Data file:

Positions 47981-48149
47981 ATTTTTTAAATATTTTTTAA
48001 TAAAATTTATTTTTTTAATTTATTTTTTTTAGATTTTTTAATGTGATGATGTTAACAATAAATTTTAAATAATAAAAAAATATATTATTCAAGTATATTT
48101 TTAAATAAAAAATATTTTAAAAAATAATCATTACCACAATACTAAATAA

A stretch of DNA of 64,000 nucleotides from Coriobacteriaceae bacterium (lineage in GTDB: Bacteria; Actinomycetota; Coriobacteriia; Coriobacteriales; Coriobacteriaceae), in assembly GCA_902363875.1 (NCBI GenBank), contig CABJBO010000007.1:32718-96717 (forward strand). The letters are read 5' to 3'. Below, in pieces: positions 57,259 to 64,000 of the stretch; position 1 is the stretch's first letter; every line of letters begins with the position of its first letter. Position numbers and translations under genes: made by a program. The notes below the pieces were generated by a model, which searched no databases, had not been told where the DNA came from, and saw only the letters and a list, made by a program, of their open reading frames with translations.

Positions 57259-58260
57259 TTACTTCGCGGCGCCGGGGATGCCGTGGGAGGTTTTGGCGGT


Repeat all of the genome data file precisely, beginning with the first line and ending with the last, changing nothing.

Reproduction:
Positions 47981-48149
47981 ATTTTTTAAATATTTTTTAA
48001 TAAAATTTATTTTTTTAATTTATTTTTTTTAGATTTTTTAATGTGATGATGTTAACAATAAATTTTAAATAATAAAAAAATATATTATTCAAGTATATTT
48101 TTAAATAAAAAATATTTTAAAAAATAATCATTACCACAATACTAAATAA

A stretch of DNA of 64,000 nucleotides from Coriobacteriaceae bacterium (lineage in GTDB: Bacteria; Actinomycetota; Coriobacteriia; Coriobacteriales; Coriobacteriaceae), in assembly GCA_902363875.1 (NCBI GenBank), contig CABJBO010000007.1:32718-96717 (forward strand). The letters are read 5' to 3'. Below, in pieces: positions 57,259 to 64,000 of the stretch; position 1 is the stretch's first letter; every line of letters begins with the position of its first letter. Position numbers and translations under genes: made by a program. The notes below the pieces were generated by a model, which searched no databases, had not been told where the DNA came from, and saw only the letters and a list, made by a program, of their open reading frames with translations.

Positions 57259-58260
57259 TTACTTCGCGGCGCCGGGGATGCCGTGGGAGGTTTTGGCGGT